But Semele’s narrative doesn’t end with her death. Her sisters had never believed her claim that she’d been Zeus’ lover. At the beginning of The Bacchae, Dionysus, now an adult, stands before the ruins of her tomb, still smoldering from Zeus’s lightning. Having transformed it into a shrine by causing vines to grow “copious and green” around it, he states, “I must defend my mother Semele and make people see that I am a god, born by her to Zeus”. Later, in another story, he descended to the underworld and convinced Hades to allow him to bring her to Olympus, where she took her place among the gods and where she still resides. (Yes, we alternate between past and present tenses, because this is myth, and as the Roman Sallustius wrote, “This never happened, but it always is”.)

How did Dionysus become an adult? Perhaps it was by making that initiatory descent, which would have been terrifying even to the gods, and in doing so served as a model for humans. Perhaps he stood before all the dead to grieve for never having known his mother. Perhaps he atoned for his father’s acts. It’s up to us to imagine because these stories, ultimately, are about us. I concluded my book in 2010 with this wish:

Imagine mass public rituals in which warriors and civilians, rich and poor, women and men, white and black, gay and straight, and mad and “normal” confront the impossible paradoxes and crimes of our history and suffer together. Imagine a president standing in this container, begging forgiveness from a descendent of a slave and a Native American. Imagine everyone grieving for all those who died as soldiers, victims and activists, for the extinct species and even for the forests that once covered the continent. Imagine the relief at having finally shed tears together as a mosaic of uncommon peoples, and the gratitude bordering on ecstasy with which an entire nation would dance the “second line” on its way back home.

Since then, politicians in several countries have made half-hearted gestures of apology to persecuted minorities, including Joe Biden’s designation of October 12th as “Indigenous People’s Day” (while keeping Columbus Day as a national holiday).

Until this August, however, no national leader had participated in a serious indigenous ritual or shown any genuine remorse, and that’s what New Zealand Prime Minister Jacinda Ardern did. The Pacific Islander community had lobbied the government to apologize for the racist, anti-immigrant “Dawn Raids” it had conducted against them in the 1970s. These, like colonial policies everywhere, were actions that had resulted in multi-generational trauma.

On August 1st Ardern traveled to the Maori-dominated North Island and, before 1,000 onlookers and national TV cameras, participated in a Samoan atonement ceremony, the Ifoga, in which the subject seeks forgiveness by exposing herself to a kind of public humiliation. Islanders who had been personally victimized by those raids covered her with a traditional woven mat as she sat in a posture of supplication. Then they raised the mat and forgave her – and symbolically perhaps, all white descendants of settler colonialism. In her following speech (“The government expresses its sorrow, remorse and regret that the dawn raids and random police checks occurred and that these actions were ever considered appropriate”), she backed up the apology by announcing financial grants and educational reforms and promising immigration reforms as well. Videos of the event show how emotional and meaningful it was for many of the attendees, as well as Ardern herself. Here are two videos of the event:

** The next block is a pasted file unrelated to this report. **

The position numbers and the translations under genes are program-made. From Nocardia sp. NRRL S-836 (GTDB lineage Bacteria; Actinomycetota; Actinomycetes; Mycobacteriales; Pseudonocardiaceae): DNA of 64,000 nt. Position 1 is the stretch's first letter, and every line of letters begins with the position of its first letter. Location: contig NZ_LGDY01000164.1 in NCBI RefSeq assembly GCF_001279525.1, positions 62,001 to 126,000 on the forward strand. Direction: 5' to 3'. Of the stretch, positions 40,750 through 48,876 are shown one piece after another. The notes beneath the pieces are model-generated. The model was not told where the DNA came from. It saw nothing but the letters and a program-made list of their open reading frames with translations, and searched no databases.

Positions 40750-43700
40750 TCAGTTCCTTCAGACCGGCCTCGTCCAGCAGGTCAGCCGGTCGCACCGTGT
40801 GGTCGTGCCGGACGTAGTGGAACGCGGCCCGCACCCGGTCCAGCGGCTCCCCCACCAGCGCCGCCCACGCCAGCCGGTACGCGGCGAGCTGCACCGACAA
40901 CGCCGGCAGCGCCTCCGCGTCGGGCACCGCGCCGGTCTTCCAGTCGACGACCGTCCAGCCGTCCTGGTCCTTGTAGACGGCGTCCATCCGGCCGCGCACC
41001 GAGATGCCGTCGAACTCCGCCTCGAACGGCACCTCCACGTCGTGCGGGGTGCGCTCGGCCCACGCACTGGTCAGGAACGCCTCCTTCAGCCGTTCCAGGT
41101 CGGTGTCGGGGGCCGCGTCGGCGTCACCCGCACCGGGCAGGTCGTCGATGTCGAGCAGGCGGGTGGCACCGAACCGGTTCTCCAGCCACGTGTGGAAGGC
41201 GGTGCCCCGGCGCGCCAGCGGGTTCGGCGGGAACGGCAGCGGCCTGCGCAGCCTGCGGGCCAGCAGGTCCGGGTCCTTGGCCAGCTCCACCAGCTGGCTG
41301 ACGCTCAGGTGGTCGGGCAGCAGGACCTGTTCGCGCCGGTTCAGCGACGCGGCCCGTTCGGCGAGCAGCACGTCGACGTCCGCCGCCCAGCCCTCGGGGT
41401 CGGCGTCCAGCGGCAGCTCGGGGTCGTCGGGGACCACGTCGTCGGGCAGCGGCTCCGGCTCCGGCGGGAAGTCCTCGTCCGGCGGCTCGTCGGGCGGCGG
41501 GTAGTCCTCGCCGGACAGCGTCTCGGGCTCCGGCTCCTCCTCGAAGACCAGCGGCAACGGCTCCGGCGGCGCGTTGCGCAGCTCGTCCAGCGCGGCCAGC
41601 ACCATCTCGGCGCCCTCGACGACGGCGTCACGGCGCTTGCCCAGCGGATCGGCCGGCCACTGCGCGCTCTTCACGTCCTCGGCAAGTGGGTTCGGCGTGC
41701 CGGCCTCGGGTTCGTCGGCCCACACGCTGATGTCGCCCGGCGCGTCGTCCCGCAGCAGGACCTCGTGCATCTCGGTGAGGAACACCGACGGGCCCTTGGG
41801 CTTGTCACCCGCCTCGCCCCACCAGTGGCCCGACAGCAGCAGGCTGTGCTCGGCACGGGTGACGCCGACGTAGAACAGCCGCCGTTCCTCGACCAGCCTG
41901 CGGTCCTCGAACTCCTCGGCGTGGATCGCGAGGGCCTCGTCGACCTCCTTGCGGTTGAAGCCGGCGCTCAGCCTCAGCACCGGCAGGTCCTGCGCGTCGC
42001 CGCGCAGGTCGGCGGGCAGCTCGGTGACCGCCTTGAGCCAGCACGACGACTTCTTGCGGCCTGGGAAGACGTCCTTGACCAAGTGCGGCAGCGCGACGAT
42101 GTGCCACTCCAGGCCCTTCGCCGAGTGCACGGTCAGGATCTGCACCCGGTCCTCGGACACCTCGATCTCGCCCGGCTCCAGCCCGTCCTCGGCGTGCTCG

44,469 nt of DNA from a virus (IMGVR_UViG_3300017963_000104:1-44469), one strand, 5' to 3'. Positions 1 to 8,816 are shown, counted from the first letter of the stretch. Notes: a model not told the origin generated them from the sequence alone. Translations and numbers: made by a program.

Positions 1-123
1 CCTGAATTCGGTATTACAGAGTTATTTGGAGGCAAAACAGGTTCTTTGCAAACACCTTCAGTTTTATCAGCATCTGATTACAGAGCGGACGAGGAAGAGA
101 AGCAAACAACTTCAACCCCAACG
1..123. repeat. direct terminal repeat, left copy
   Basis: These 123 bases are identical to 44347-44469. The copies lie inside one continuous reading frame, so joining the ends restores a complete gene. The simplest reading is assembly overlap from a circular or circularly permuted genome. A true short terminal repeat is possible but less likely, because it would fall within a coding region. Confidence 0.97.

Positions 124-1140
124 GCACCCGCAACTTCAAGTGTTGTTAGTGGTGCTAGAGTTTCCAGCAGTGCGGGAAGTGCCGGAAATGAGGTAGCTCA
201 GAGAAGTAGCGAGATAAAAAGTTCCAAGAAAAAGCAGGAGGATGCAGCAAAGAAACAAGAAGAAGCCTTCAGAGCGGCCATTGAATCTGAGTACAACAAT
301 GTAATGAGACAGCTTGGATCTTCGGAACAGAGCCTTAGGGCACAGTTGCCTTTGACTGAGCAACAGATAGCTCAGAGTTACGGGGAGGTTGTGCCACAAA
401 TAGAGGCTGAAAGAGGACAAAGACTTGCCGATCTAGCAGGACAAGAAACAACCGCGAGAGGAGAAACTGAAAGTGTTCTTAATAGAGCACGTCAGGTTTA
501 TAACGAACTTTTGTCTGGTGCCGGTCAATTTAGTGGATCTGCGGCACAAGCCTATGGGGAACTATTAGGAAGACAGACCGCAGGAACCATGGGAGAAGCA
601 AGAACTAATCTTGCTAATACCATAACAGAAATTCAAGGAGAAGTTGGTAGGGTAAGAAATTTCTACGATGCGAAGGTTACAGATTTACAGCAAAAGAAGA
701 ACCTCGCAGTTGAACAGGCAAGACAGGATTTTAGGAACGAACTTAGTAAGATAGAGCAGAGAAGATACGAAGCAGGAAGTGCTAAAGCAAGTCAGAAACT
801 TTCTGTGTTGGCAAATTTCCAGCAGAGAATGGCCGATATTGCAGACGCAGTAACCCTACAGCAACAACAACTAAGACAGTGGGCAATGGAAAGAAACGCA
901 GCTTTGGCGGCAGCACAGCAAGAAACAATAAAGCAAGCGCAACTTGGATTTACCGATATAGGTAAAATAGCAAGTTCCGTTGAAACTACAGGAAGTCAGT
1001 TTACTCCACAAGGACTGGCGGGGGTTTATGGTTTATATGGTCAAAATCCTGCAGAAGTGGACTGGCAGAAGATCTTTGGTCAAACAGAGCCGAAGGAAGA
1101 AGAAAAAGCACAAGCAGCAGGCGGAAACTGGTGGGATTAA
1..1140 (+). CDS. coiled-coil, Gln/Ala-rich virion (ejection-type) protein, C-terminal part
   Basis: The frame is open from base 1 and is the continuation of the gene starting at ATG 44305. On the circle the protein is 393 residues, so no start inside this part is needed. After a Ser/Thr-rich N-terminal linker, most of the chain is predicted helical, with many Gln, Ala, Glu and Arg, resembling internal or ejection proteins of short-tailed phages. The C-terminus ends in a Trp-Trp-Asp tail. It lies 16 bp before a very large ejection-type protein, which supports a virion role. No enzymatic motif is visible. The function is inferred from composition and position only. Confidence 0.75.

How can we distinguish between “half-hearted” and “symbolic”? After all, in 2012 Barack Obama famously wept on camera after the Sandy Hook massacre – while doing nothing to impact gun control, right-wing terrorism, police violence, the defense budget or drone assassinations.

But by the summer of 2021, indigenous and persecuted groups everywhere had been clamoring for an end to the mistreatment and the false narratives, for long-overdue respect: from the Me Too and Black Lives Matter movements; to the movement for reparations over slavery; to the movement to identify the victims of Spanish Fascism; to immigration advocates; to the movement to remove Confederate monuments; to inclusion of People of Color in Hollywood; to the Water Protectors; to LGBT people; to the movement to abolish the Columbus Day holiday; and other racist cultural forms;  to the descendants of Native American children who’d died in Canadian boarding schools.

Was that really a ritual, a mystery that Ardern participated in? Wasn’t her gesture merely the decent thing anyone ought to make? Perhaps it’s really that simple. As poet Howard Nelson writes (My Father Went to Funerals),

It is a mystery. Maybe

the decency itself is the mystery,

or maybe we cross from the one to the other

only on a bridge of grief.

Let’s imagine that one authentic gesture can have results that reverberate outwards. Less than two weeks after the ceremony in New Zealand, on the 500th anniversary of the Spanish conquest of Mexico, President Lopez Obrador asked the country’s indigenous Mexica peoples for forgiveness:

Today we remember the fall of the great Tenochtitlan and we apologize to the victims of the catastrophe caused by the Spanish military occupation of Mesoamerica and the territory of the current Mexican Republic…The conquest and colonization are signs of backwardness, not of civilization, less of justice.

Calasso explained our situation: indifference, and trouble:

To invite the gods ruins our relationship with them but sets history in motion. A life in which the gods are not invited isn’t worth living. It will be quieter, but there won’t be any stories. And you could imagine that these dangerous invitations were in fact contrived by the gods themselves, because the gods get bored with men who have no stories.

Since we have forgotten the old ritual relationships with the gods, with the ancestors, with Nature herself, we have also forgotten ourselves. But not all of us. I prefer to think in that subjunctive mode: What if?

California’s Yana Indians were brought to extinction by starvation and settler violence in the 1850s.

Ishi

The last speaker of their language – a Yahi man known as Ishi – died in 1916. But some of their old stories were recorded. This one is a bit more hopeful:

The gods have retreated to the volcanic recesses of Mt. Lassen, passing the time playing gambling games with magic sticks. They’re simply waiting for such a time when human beings will reform themselves and become ‘real people’ that spirits might want to associate with once again.